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Louisville Middle School Choir

We’ve got a choir teacher at our school who has a special way of getting his kids to perform. We’re in a middle school of 6th-8th grades. After he gets a group of kids for three years, his concert choir can sing as well as the Mormon Tabernacle choir. Okay, maybe not that good, but they are clearly better than most High School choirs. He is well liked by everyone in the building, and the kids love him. There’s something in his method that makes his class a desirable place to be, as well as demanding more than the kids think they have to give. So, as another teacher in the building, there’s something I can learn from his pedagogy.

Our principal has been steadfast in her desire for our staff to communicate and learn from each other, even creating an observation form for visiting our colleagues. So, one of my favorite classes to visit this year has been Profé’s class. The kids are required to enter the class in a hushed silence. They know where to sit. He very kindly talks with most of the students as they come into class, and gets quite personal with several of them. Before they begin an activity he describes not just what they’re about to do, but all about how they will move to the spot, how loud or soft they will talk or move, how they will end, and where they will stand or sit. If anyone is distracted or isn’t paying attention he will have them “reset”, which means go to the door and touch it and come back quietly with your full attention. He is extremely patient, never showing anger or annoyance when kids inevitably misbehave. His verbiage is specific when he is demanding a certain behavior. He says, “we will” rather than “I want”. It’s not about what the teacher wants, it’s what is going to happen.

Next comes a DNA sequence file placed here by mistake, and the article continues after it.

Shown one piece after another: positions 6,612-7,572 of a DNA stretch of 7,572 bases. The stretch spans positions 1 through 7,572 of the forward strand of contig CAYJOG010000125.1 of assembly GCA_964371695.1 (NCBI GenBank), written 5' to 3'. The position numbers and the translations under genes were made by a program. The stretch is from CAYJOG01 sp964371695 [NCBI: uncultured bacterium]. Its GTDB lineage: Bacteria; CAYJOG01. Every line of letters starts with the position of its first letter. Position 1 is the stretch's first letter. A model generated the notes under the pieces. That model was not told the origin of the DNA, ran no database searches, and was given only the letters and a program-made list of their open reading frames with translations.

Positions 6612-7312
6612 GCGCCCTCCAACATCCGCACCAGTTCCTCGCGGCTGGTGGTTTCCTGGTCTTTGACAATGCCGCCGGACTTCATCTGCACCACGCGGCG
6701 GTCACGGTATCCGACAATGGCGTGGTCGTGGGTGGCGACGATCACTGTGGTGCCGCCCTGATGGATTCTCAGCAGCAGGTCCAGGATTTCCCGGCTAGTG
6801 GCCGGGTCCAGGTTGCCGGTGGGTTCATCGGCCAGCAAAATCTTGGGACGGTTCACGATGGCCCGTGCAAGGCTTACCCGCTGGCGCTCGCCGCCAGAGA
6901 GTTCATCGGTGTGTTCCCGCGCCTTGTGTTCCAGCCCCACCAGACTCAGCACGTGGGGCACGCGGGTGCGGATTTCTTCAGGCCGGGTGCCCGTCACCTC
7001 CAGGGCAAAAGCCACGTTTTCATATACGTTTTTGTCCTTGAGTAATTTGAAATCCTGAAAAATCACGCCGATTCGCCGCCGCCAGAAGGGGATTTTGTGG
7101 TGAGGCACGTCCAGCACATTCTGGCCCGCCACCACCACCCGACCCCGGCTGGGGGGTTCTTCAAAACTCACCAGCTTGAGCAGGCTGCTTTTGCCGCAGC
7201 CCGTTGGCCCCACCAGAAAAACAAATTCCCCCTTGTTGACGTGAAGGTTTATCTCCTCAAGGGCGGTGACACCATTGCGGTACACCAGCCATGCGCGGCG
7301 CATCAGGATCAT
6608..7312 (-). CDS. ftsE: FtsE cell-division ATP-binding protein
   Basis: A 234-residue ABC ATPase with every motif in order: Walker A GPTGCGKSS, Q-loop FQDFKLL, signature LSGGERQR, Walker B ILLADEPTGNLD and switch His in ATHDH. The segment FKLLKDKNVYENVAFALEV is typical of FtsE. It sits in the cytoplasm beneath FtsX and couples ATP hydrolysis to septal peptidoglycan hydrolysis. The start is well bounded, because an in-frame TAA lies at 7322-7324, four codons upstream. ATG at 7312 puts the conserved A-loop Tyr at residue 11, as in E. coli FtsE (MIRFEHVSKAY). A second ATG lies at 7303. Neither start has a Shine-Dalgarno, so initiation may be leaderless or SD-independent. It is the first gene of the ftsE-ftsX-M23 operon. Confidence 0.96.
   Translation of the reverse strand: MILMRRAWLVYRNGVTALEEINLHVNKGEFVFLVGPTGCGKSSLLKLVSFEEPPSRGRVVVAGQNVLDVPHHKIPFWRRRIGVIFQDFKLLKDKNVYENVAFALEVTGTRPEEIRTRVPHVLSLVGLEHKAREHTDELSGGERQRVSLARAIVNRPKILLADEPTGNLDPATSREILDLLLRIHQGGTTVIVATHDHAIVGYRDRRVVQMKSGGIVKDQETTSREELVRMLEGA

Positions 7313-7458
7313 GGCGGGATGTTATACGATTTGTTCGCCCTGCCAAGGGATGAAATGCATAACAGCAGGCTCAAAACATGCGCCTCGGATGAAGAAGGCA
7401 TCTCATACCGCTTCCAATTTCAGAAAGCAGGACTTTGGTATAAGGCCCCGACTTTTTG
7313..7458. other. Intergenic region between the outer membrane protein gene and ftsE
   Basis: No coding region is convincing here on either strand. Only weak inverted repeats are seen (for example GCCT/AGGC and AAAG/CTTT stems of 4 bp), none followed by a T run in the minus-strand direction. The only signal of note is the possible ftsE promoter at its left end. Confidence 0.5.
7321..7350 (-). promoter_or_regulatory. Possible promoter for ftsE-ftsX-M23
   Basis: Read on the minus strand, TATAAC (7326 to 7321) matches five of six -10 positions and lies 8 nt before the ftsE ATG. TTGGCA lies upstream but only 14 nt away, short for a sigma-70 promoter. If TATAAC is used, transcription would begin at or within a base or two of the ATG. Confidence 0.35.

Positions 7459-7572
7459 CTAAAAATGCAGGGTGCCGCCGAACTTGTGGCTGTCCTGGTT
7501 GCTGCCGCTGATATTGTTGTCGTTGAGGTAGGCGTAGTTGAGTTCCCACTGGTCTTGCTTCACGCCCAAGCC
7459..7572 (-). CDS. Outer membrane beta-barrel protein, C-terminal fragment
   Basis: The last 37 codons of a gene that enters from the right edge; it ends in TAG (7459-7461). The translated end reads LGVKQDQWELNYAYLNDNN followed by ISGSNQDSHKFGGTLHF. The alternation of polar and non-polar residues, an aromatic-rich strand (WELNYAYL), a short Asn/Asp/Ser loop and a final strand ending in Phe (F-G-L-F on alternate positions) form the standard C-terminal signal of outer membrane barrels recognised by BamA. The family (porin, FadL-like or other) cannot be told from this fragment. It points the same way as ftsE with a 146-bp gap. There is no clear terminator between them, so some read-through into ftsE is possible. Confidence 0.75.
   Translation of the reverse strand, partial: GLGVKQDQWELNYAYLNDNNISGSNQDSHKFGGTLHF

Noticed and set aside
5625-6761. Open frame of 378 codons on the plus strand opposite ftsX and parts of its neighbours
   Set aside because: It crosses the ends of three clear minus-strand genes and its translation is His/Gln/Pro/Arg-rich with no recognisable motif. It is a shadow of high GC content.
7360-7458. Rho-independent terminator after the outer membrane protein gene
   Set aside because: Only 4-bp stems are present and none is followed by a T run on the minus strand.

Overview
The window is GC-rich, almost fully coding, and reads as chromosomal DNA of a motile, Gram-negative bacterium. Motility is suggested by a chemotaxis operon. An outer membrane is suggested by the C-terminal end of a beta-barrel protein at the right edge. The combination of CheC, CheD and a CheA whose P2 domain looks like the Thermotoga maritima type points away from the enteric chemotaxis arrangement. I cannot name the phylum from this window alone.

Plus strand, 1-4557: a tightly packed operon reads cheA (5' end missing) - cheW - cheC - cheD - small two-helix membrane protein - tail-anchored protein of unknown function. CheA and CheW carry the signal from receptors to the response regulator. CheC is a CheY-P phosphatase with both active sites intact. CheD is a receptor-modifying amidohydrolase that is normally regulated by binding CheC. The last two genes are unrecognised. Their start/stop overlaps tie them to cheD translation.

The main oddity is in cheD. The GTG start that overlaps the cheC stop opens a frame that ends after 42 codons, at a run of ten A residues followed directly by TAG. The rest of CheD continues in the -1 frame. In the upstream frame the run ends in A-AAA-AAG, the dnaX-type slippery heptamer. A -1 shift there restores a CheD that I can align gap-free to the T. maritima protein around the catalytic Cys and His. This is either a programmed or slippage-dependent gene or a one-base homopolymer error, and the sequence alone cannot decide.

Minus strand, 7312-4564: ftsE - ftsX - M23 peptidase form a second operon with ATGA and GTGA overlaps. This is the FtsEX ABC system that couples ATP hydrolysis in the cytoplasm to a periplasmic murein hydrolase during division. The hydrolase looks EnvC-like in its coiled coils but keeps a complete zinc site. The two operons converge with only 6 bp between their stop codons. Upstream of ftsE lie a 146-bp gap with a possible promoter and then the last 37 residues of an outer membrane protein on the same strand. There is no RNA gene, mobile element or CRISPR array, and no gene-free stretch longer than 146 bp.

So, I’m an action guy. Not into words really, but the result of how he demands the behavior without it coming from his ego speaks volumes in the results. The performance level from each class is so high that the kids obviously feel pride. He does talk about that feeling of pride, and their accomplishment, but it’s the result of their hard work; he takes no credit.

I realized this year that when I get an activity started, I can use a little of Profé’s precision when I get the kids ready to do an activity. After we have the groups picked, and it’s time for me to tell the kids what they are going to do, I remember how Profé would do it. I tell the kids what they’re going to do. What they’re going to get out of it. How they will take down their data, how they will behave, what they will do when someone in their group needs extra help, what to do if they are the one needing help or not understanding, and pretty much every possible behavior in that activity. Then, have them repeat back to me the key parts of their behavior until we have a class-wide consensus. When someone gets out of line, I remember his solution of just having the kid start over.

It’s good to be reminded that perfection does not result from perfectionism. It comes from practice. And everything we do in school is a practice. Profé’s choir class reminds us that there is no ceiling to well-defined parameters, and by association, results.

Dave Crowder